Updated Oct 20, 2022, 12:02pm EDT
East Asia

How TV news in China is covering the Party congress

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The Chinese Communist Party on Wednesday wrapped up day four of its week-long congress — the secretive, twice-a-decade meeting where Xi Jinping is expected to secure an unprecedented third term as the country’s leader.

What happens behind the congress’s closed doors is tightly-controlled by the party, but Semafor reviewed how Tuesday evening’s primetime news broadcasts in China, Singapore, Hong Kong, and Taiwan covered the meeting.

CCTV Xinwen Lianbo
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Chinese state media has relentlessly praised Xi Jinping over the course of the Communist Party congress this week, such as with a series of packages highlighting his efforts to build a harmonious China alongside the country’s 55 ethnic minority groups.

In its first package on Tuesday evening, “Xinwen Lianbo” — Chinese state broadcaster CCTV’s primetime news show — recapped Xi’s meeting with a delegation from Guangxi, one of China’s most ethnically-diverse regions. The show repeated CCP’s talking points on how both the party and ethnic minorities can write a “new chapter” in Chinese history hand-in-hand.


Central to Xi’s nationalist push — and echoed in his meeting with the Guangxi delegation — is his vision of a singular Chinese identity regardless of ethnicity: More than 1 billion people, bound together by a contemporary, socialist agenda.

On paper and on camera, Xi and the Communist Party appear to embrace China’s ethnic diversity, with the Guangxi meeting being a case in point. But over the last decade, the central government has launched a massive overhaul to replace these groups’ values and customs with a state-approved culture, such as banning the instruction of minority languages. Most notable has been the crackdown against the predominantly-Muslim Uyghur population in Xinjiang, which many Western powers have described as a genocide and crimes against humanity following reports of widespread torture and abuse.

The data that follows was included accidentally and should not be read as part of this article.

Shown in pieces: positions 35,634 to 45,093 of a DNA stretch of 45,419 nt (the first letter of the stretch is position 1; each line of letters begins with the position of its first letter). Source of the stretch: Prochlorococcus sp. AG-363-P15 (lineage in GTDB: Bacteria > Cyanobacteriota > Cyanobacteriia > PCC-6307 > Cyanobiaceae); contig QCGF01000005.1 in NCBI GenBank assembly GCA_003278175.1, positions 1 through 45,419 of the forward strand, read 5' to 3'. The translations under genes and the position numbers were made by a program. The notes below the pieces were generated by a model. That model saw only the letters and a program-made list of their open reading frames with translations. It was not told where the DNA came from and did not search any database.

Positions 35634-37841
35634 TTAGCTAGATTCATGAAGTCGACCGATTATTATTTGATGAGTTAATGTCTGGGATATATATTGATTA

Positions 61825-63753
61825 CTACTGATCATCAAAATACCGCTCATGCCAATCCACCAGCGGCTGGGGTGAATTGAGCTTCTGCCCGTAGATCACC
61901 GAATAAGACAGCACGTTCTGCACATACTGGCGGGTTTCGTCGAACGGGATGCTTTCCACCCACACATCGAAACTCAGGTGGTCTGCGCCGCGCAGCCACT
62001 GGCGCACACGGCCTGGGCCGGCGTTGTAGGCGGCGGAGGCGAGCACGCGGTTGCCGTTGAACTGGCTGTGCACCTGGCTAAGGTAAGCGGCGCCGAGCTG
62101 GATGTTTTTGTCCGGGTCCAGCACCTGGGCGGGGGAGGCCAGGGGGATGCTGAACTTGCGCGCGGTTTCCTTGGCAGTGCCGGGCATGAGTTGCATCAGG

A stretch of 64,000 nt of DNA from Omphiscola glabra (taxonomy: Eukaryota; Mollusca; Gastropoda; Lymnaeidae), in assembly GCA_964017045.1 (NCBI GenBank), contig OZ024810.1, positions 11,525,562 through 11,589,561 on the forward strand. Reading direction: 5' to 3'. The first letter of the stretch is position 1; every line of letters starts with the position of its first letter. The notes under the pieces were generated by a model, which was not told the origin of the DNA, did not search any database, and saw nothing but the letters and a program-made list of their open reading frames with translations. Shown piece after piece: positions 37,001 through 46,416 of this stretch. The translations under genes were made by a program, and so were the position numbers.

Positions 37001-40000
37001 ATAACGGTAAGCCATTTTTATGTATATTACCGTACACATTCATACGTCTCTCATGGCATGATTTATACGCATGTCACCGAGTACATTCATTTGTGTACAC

With the exception of a few international news updates at the end of the show, like the war in Ukraine, Xinwen Lianbo’s broadcast entirely focused on developments from the Party congress, summarizing Xi’s meetings with other provincial delegations and highlighting how both he and the Party were committed to helping with regional economic development plans.


“General Secretary Xi Jinping’s important speech while attending the discussions of the Guangxi delegation sparked enthusiastic reactions among the 20th National Congress deputies and the masses of Guangxi delegate. Everyone said they want to frame the spirit of the 20th National Congress of the Party as a guide so that the giant ship that promotes the great rejuvenation of the Chinese nation can sail through the waves.” - Xinwen Lianbo news anchor

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The View From Hong Kong